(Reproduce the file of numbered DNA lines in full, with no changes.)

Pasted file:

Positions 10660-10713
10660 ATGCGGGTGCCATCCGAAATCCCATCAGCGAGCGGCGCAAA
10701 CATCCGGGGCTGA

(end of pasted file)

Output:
Positions 10660-10713
10660 ATGCGGGTGCCATCCGAAATCCCATCAGCGAGCGGCGCAAA
10701 CATCCGGGGCTGA